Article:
A casino is a place where people gamble on games of chance or skill. The term may refer to a single establishment or an entire network of facilities. Modern casinos range from massive resorts to small card rooms. They can be found worldwide, including on cruise ships and in land-based locations such as Las Vegas. Casinos also operate in many states that have legalized gambling and on American Indian reservations where they are not subject to state anti-gambling laws.
While musical shows, lighted fountains and elaborate themes help to draw in the crowds, casinos would not exist without the games of chance. Slot machines, blackjack, roulette, craps, baccarat and other games provide the billions in profits that casinos earn every year. In addition, something about the presence of large sums of money encourages some people to cheat or steal in order to win. For this reason, casinos spend a great deal of time, effort and money on security.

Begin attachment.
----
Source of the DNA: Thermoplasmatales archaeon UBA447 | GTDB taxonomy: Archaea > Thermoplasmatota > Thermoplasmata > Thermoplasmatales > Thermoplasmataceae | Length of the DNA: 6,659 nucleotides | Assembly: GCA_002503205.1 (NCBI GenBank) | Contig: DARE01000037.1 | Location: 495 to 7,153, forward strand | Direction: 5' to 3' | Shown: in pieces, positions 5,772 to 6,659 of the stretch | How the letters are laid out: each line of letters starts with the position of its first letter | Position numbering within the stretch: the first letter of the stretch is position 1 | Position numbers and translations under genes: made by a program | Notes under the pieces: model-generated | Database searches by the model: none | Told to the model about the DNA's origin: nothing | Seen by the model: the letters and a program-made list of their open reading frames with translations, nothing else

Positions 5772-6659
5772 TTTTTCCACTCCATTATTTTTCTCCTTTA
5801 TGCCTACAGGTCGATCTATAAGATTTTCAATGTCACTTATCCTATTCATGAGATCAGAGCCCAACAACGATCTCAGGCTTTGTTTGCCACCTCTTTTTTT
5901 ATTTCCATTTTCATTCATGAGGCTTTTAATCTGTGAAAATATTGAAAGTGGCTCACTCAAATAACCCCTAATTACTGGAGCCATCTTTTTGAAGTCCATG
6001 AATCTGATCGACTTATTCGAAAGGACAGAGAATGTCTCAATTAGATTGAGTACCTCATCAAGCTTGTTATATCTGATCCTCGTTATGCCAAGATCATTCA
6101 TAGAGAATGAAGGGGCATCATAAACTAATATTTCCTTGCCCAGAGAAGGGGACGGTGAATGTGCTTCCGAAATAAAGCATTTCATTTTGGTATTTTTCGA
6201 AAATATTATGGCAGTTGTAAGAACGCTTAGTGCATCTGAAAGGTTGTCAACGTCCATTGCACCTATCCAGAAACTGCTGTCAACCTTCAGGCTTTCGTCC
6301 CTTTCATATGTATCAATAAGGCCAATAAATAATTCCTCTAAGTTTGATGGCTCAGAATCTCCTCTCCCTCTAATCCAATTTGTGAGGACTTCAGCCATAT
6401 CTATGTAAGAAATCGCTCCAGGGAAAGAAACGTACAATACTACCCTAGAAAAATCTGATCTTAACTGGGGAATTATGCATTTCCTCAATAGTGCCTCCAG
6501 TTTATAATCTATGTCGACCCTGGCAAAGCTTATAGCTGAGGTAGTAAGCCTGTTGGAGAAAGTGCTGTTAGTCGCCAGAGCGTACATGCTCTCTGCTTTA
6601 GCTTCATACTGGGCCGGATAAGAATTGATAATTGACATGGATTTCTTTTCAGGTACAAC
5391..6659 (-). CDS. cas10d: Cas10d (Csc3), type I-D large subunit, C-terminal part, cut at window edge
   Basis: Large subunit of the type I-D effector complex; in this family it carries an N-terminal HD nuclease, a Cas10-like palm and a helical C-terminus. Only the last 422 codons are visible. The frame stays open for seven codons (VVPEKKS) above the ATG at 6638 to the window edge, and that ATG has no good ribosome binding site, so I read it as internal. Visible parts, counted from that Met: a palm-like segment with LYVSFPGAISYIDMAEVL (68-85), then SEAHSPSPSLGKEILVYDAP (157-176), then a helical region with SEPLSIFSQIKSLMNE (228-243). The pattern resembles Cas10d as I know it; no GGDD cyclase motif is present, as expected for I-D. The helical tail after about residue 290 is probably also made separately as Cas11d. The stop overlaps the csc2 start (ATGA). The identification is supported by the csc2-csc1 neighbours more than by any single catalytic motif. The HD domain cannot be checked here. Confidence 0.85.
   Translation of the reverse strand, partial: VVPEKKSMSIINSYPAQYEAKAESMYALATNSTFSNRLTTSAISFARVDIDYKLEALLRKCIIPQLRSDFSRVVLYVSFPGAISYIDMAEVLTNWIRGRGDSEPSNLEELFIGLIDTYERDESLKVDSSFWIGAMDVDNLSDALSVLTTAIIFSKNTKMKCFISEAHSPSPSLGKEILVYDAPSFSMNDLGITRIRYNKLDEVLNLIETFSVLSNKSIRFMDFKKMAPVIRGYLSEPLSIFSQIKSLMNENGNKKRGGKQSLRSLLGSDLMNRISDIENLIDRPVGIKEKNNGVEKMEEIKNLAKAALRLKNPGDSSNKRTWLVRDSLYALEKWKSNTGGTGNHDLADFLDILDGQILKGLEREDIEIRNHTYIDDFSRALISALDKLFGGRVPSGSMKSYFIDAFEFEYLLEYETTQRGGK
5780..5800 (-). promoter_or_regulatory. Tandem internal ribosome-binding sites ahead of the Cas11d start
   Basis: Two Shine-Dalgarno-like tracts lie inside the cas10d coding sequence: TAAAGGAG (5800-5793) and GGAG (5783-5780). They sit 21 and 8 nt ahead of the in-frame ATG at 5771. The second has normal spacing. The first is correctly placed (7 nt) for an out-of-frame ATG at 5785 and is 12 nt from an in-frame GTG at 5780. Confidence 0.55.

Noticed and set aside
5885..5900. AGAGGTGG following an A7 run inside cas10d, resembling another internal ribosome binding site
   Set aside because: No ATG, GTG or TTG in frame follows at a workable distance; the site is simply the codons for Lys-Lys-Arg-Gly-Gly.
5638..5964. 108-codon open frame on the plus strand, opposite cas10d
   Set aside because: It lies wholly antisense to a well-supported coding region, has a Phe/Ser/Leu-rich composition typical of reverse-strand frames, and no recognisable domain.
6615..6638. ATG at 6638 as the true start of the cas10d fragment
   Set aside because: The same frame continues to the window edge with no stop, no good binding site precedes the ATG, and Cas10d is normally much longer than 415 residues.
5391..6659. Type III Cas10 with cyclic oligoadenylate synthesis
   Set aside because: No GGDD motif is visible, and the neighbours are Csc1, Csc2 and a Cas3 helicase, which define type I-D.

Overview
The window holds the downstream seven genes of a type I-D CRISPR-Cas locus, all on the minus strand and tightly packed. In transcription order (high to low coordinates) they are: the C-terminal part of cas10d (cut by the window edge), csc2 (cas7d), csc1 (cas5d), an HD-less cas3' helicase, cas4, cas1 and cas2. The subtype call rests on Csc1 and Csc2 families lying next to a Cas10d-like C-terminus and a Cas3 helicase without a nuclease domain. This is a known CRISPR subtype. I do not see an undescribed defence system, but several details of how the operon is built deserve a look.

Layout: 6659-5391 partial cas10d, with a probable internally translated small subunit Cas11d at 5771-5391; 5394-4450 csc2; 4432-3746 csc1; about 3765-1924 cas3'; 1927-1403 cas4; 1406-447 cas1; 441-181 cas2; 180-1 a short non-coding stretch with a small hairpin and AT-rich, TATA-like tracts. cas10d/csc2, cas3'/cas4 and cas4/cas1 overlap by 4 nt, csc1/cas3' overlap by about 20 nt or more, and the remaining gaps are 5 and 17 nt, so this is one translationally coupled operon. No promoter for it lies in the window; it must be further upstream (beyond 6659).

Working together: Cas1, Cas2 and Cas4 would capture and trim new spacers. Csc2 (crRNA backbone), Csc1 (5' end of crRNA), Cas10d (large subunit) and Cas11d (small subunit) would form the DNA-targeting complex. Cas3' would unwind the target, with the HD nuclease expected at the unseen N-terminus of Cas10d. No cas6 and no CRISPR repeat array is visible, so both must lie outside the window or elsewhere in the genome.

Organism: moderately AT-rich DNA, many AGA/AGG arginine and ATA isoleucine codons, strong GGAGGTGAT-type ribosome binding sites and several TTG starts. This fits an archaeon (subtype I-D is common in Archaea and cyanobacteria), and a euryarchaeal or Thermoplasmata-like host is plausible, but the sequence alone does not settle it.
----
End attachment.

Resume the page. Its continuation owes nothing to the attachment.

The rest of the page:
In addition to a physical security force, most casinos have a specialized surveillance department that uses closed circuit television to monitor the casino floor. The spies of the casino industry are tasked with looking for any suspicious activity, and they work closely with local police to respond to calls for assistance or reports of definite criminal activity. In most cases, the two departments work together very well and have been successful in preventing crime.